And now, with Fred being gone, Molly Ringwald's character, Mary Andrews, is really stepping in as the parental figure for Archie.
"It's been great to have Molly back," Aguirre-Sacasa shared. "We've been having a lot of fun with Mary back to Riverdale ... she's moving from Chicago, not quite aware of what a rough town Riverdale is."
"I think that it’s really great that Archie has Mary there for him and I think that Mary loves being there for her son," he continued. "I do still think there's no replacing his dad. But Mary's doing great and I'd really be worried for Archie if not for Mary."
Fans also learned at the end of the episode that Archie made a promise to himself to honor his dad's legacy every day for the rest of his life.
"Fred casts a long shadow. Fred, on the show, he's always kind of been our kind of moral center," Aguirre-Sacasa explained. "We certainly describe him as the one good parent on Riverdale and the best influence on Archie. He's got dignity and honor and really good values."
"Archie does too, but we've seen Archie for three years looking to see what kind of man he's going to be, what he's going to do and I think, in the end, it’s trying to do what his father did, which was help his community, help his town, help his friends, make the right choices," he continued. "Archie wants to live up to that I think. I think he's always wanted to follow in Fred's footsteps and now feels that burden even more so. But Archie's still going to be Archie, and I think he's going to struggle with grief and struggle with how to live up to Fred's memory."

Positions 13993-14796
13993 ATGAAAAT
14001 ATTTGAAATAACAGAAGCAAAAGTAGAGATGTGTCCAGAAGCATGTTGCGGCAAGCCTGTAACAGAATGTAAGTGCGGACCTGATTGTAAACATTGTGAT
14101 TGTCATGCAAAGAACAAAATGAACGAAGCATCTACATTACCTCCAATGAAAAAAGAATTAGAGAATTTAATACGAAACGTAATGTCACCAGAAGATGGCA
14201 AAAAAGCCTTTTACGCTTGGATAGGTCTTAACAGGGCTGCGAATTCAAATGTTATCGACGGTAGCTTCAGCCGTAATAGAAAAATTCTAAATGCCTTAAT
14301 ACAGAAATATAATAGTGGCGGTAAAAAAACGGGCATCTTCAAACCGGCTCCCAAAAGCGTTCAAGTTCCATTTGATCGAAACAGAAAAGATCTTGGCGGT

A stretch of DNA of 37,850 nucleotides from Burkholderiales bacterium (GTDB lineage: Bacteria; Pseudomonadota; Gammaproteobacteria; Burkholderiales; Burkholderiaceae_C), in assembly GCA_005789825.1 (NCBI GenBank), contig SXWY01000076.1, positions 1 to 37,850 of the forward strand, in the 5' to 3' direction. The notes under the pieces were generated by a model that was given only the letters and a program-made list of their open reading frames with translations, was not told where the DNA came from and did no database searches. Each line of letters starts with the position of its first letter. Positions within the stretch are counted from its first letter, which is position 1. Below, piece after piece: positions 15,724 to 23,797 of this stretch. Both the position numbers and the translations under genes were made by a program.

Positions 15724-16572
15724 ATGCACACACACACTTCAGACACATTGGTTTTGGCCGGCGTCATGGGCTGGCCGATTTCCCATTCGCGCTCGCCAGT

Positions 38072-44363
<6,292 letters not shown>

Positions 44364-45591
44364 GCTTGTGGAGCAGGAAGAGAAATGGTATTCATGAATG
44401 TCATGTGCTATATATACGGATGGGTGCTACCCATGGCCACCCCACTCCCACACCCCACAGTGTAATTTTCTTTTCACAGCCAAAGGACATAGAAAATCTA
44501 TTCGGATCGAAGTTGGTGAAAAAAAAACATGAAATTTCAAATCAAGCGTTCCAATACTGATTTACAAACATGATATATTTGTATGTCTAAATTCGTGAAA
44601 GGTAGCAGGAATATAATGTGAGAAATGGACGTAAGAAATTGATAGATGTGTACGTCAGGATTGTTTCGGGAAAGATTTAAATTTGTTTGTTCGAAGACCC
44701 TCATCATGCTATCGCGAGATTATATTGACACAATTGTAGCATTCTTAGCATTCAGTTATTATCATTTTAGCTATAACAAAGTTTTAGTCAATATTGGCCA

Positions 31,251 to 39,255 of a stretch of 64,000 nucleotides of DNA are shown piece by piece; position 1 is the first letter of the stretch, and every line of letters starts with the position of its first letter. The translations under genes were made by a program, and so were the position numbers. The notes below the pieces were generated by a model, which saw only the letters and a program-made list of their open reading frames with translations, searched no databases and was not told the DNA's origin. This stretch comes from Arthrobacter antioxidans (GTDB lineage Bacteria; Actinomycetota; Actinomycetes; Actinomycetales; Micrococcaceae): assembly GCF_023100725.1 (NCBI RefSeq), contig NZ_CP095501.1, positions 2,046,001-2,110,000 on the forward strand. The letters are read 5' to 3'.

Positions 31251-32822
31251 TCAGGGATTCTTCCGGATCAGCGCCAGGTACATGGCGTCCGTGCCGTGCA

On the approach for going into the next episode following the beautiful tribute, Aguirre-Sacasa confirmed there will be "a little bit of a time gap."
"So episode one is on July 4, and then we pick back up in September," he revealed. "I will say that the shadow that Fred casts, Fred's death casts, is on episode two, and honestly, we're about 10 episodes into the season and we're still feeling that."
"The truth is, Archie will be wrestling with that for the rest of his life, other characters less so," he added. "One of the things that's been interesting is, when something like a tragedy like that happens, everyone grieves and then people move on at different points. But for the person who's at the core of it, they live with it every day. So we don't pretend it didn't happen. It's still very much permeating Archie's story."
Calling all Riverbabes! The new season of Sweetwater Secrets, ET's Riverdale aftershow, is airing every Thursday at 10:30 AM PST / 1:30 PM EST on ET Live! Join host Leanne Aguilera as she unleashes her weekly Hisses and Kisses, chats live with fans and debuts exclusive interviews from your favorite Riverdale stars.